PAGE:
Earlier I mentioned the debate on the question on Peak Oil that Per Bolund of the Swedish Green Party addressed to the Finance Minister Anders Borg.
In the end it was not Finance Minister Borg who answered the question rather than the Energy Minister Anna-Karin Hatt (and you can now listen to the parliamentary debate on the question in Swedish).
Below is Minister Hatt’s written answer, that she read, with my comments. The reason that I want to comment on the answer is that Per Bolund mentioned me and our research in his question.
Minister Hatt: Per Bolund has asked the Finance Minister if he is considering investigating how Sweden’s economy will be affected by a strong rise in the price of oil or disrupted oil deliveries. Per Bolund has also asked what measures the Finance Minister is considering taking to ameliorate the effects of Peak Oil on the Swedish economy.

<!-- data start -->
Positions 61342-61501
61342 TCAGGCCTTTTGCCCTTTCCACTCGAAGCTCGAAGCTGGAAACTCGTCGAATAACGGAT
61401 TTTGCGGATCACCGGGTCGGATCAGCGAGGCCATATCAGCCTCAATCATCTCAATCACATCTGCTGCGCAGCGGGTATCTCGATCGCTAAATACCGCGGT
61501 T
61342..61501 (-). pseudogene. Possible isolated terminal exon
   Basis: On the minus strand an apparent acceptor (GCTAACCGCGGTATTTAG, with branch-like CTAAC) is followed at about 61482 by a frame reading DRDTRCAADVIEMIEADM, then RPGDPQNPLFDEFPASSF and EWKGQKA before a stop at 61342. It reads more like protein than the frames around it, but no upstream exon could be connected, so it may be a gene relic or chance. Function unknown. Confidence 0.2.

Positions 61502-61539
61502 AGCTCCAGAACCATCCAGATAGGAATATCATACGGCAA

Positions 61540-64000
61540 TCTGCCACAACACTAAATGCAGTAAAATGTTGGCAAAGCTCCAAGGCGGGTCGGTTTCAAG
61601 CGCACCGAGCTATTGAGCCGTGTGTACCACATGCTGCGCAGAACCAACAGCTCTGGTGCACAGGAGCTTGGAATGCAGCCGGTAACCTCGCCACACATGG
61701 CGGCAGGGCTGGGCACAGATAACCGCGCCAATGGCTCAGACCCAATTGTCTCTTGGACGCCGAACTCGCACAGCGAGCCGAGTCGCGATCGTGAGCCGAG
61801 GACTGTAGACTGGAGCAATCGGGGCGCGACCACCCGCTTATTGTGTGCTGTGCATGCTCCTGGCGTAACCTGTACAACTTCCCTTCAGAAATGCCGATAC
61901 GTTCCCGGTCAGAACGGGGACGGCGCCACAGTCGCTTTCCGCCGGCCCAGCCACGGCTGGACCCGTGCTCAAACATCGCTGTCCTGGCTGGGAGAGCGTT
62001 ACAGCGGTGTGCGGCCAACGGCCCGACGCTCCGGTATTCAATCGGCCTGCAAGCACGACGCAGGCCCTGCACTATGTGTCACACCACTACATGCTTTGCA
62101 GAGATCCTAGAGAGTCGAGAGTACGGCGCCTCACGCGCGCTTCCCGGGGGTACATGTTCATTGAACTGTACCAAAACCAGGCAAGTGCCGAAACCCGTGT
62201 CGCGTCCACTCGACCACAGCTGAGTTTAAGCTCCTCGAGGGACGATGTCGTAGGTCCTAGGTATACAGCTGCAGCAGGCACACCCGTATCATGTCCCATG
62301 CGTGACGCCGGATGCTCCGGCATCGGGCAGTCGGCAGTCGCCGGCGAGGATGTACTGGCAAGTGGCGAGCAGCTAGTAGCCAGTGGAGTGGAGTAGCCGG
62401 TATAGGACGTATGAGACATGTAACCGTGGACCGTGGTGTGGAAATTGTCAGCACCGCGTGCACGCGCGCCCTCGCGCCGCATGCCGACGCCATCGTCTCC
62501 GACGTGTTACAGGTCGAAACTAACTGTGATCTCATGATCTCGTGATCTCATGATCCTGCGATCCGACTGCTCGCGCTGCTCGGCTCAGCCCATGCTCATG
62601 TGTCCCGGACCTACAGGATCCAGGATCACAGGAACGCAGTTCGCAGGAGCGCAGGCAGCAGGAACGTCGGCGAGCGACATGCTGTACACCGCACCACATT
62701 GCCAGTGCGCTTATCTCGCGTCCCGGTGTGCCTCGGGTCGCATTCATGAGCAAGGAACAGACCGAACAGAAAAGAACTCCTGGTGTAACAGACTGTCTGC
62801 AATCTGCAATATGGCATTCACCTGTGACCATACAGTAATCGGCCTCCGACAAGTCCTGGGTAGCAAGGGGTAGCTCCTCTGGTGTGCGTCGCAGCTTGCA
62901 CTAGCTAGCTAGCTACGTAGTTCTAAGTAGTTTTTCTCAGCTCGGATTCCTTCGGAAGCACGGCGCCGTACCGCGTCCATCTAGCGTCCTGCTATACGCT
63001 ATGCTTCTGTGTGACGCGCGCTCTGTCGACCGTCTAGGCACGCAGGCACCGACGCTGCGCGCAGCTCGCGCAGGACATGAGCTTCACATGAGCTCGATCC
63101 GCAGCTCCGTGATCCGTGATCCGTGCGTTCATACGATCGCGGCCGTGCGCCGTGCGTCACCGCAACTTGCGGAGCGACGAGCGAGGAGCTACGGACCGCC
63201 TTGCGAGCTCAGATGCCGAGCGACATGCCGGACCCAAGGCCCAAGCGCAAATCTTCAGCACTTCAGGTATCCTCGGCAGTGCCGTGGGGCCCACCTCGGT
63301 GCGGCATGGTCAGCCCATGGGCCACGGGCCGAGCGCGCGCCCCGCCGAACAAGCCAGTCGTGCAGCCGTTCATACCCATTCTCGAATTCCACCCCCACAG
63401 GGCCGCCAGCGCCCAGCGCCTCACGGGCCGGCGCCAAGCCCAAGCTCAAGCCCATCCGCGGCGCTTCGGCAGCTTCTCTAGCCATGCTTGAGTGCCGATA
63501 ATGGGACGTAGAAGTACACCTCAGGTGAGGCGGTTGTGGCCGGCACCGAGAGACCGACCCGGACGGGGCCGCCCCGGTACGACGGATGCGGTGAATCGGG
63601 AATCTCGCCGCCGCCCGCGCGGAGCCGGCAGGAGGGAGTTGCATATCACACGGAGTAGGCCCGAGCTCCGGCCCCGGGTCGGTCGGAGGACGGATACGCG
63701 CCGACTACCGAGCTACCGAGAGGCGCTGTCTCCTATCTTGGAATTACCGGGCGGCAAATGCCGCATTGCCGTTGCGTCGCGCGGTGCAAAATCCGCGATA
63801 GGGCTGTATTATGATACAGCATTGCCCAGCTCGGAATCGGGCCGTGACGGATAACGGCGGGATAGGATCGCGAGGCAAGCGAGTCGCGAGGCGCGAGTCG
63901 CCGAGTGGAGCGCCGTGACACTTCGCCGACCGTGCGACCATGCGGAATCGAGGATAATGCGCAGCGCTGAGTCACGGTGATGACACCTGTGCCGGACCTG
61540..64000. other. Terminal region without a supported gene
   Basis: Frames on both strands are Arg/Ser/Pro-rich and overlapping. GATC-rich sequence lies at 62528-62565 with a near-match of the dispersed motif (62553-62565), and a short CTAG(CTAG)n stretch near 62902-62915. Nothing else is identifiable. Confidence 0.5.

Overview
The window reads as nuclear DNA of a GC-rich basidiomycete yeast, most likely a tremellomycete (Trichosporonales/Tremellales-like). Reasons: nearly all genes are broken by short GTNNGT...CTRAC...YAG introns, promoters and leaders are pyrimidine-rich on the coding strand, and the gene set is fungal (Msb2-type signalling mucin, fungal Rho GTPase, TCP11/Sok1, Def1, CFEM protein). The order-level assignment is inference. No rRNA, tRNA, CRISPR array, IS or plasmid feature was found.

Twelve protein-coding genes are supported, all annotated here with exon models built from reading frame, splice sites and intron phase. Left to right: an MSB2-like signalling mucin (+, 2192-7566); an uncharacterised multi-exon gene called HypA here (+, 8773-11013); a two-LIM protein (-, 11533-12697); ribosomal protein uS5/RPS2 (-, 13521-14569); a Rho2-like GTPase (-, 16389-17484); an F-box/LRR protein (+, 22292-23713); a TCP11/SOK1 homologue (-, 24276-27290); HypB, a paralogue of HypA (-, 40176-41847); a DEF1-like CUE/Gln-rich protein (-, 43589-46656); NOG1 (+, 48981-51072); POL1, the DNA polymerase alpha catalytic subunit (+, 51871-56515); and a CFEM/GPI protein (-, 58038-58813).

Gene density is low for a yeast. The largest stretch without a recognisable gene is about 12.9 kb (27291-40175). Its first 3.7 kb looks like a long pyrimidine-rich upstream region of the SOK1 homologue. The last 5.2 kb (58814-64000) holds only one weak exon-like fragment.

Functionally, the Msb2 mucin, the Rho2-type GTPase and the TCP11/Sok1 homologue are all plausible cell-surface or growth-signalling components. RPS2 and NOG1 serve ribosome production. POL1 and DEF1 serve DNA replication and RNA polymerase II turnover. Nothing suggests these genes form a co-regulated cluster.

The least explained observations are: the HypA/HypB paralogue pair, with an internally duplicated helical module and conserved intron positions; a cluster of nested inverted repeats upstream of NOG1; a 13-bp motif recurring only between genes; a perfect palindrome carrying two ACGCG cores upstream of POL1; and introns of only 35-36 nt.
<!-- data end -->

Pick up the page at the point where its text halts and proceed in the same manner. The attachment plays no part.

The responsibilities within the government are distributed such that it is I who will answer the question.
(At the end of 2010 the Finance Minister’s expert group for environmental studies ordered a report on Peak Oil. The report was written by Øystein Noreng and received the title “Peak Oil – An Economic Analysis”. It is therefore quite well justified to ask a parliamentary question to the Finance Minister on the economic consequences of Peak Oil. I hope that a journalist will ask the Finance Minister about Peak Oil. However, it is not incorrect that our Energy Minister should make statements on Peak Oil. Here is a link to the blog on the Finance Department’s report.)
Minister Hatt: The world oil price has certainly decreased in recent months but is still high at over $100 per barrel. Of course this affects the economies of many nations, not the least those that are the most oil-dependent. At the same time high oil prices contribute to accelerating the conversion to more efficient technology and new fuels.